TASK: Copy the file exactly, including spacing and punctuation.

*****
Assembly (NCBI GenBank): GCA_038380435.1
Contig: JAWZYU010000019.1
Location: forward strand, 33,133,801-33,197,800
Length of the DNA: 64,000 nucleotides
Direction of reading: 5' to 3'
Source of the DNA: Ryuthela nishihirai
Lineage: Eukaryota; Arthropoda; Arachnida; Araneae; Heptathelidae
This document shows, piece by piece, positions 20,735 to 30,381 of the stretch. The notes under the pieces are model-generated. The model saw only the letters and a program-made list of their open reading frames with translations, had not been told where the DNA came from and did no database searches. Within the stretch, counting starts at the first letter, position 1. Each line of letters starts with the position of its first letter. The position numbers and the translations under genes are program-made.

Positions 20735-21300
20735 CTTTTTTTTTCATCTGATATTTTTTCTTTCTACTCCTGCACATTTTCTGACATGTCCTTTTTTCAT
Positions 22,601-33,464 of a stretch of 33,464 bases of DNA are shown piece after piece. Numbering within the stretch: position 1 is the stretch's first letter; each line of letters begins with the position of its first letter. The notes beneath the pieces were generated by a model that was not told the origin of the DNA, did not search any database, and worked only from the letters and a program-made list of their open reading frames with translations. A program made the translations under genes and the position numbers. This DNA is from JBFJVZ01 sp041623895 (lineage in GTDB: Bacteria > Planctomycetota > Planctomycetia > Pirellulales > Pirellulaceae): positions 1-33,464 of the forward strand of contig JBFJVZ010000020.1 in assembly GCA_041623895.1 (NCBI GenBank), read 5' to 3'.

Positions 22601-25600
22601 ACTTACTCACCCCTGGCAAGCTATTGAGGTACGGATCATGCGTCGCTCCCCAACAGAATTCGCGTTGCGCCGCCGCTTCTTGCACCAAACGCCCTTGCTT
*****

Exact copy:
Assembly (NCBI GenBank): GCA_038380435.1
Contig: JAWZYU010000019.1
Location: forward strand, 33,133,801-33,197,800
Length of the DNA: 64,000 nucleotides
Direction of reading: 5' to 3'
Source of the DNA: Ryuthela nishihirai
Lineage: Eukaryota; Arthropoda; Arachnida; Araneae; Heptathelidae
This document shows, piece by piece, positions 20,735 to 30,381 of the stretch. The notes under the pieces are model-generated. The model saw only the letters and a program-made list of their open reading frames with translations, had not been told where the DNA came from and did no database searches. Within the stretch, counting starts at the first letter, position 1. Each line of letters starts with the position of its first letter. The position numbers and the translations under genes are program-made.

Positions 20735-21300
20735 CTTTTTTTTTCATCTGATATTTTTTCTTTCTACTCCTGCACATTTTCTGACATGTCCTTTTTTCAT
Positions 22,601-33,464 of a stretch of 33,464 bases of DNA are shown piece after piece. Numbering within the stretch: position 1 is the stretch's first letter; each line of letters begins with the position of its first letter. The notes beneath the pieces were generated by a model that was not told the origin of the DNA, did not search any database, and worked only from the letters and a program-made list of their open reading frames with translations. A program made the translations under genes and the position numbers. This DNA is from JBFJVZ01 sp041623895 (lineage in GTDB: Bacteria > Planctomycetota > Planctomycetia > Pirellulales > Pirellulaceae): positions 1-33,464 of the forward strand of contig JBFJVZ010000020.1 in assembly GCA_041623895.1 (NCBI GenBank), read 5' to 3'.

Positions 22601-25600
22601 ACTTACTCACCCCTGGCAAGCTATTGAGGTACGGATCATGCGTCGCTCCCCAACAGAATTCGCGTTGCGCCGCCGCTTCTTGCACCAAACGCCCTTGCTT